Against all odds the editors of Bloomberg have found something the United States is doing right:
Subsidies make it possible for enormous boats to travel long distances to fish the deep waters that lie far from any coastline. More than half of this high-seas fishing would be unprofitable without subsidies. Curtailing it would boost populations of migratory fish, helping to restock coastal fisheries.
China provides the biggest subsidies for overfishing. Japan, Spain and South Korea spend heavily also. But in the U.S., beginning in the 1990s, both political parties came to recognize the problem and pull back. For many years, Congress barred appropriations for new boat loans, and in the late ’90s and early 2000s even spent millions on buying back vessels, gear and fishing permits. These days, most of the government’s investment in fishing goes to research, monitoring and conserving fish stocks, and other beneficial activities.
The U.S. has pushed to end other countries’ subsidies. Prohibitions against them are included in both the Trans-Pacific Partnership (which the U.S. subsequently discarded) and the yet-to-be ratified United States-Mexico-Canada Agreement. The U.S. is also part of an ongoing effort at the World Trade Organization to cut subsidies for capacity. Agreement in that forum would be ideal, because it would encourage the broadest possible compliance. All this makes it especially counterproductive for the U.S. to change its approach.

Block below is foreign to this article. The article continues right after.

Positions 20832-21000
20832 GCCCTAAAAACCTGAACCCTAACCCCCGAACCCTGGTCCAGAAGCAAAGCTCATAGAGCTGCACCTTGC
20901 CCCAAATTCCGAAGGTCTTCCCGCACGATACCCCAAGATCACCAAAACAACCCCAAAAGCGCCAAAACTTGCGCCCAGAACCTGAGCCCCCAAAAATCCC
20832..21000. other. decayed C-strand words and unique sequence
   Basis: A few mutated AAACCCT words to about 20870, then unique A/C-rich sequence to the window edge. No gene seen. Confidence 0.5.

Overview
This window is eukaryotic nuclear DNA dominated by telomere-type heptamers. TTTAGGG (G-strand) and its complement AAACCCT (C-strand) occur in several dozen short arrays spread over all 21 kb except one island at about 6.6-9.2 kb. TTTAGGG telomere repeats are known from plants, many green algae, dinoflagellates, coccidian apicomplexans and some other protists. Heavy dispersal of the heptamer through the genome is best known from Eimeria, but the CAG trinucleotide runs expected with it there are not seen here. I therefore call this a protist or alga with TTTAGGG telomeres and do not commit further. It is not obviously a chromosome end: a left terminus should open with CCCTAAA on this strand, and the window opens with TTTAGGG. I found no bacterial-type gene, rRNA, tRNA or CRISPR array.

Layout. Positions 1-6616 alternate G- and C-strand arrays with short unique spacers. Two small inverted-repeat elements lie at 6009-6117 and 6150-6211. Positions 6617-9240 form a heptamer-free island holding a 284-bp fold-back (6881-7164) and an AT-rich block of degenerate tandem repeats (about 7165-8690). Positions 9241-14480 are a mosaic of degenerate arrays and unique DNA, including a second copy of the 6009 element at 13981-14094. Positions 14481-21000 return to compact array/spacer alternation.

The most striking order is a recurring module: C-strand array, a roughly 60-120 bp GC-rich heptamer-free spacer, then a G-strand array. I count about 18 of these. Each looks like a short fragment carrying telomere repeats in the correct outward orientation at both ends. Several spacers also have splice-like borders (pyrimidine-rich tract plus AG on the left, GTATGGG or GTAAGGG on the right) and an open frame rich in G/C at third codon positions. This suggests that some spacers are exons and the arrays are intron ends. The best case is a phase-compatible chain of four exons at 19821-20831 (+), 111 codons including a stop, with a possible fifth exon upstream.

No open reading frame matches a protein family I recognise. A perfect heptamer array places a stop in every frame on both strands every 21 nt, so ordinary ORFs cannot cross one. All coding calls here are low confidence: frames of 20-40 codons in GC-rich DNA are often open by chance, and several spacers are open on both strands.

We should continue doing it right. Not only should the United States not further subsidize commercial fishing, it should impose punitive tariffs on countries that subsidize commercial fishing, especially countries that subsidize commercial fishing as ferociously as China and Japan do with factory ships that virtually sweep all life out of the oceans. Paradoxically, such tariffs would encourage freer trade.
These are mercantilist countries who subsidize commercial fishing to maintain food independence and minimize their imports. Not only do their practices hurt the environment and us, they hurt developing countries. If they want to maintain food independence, let them. But there should be a steep price to pay for it.
And in case there are any hypocrisy-hunters out there, I oppose our own subsidies for cotton and sugar, too.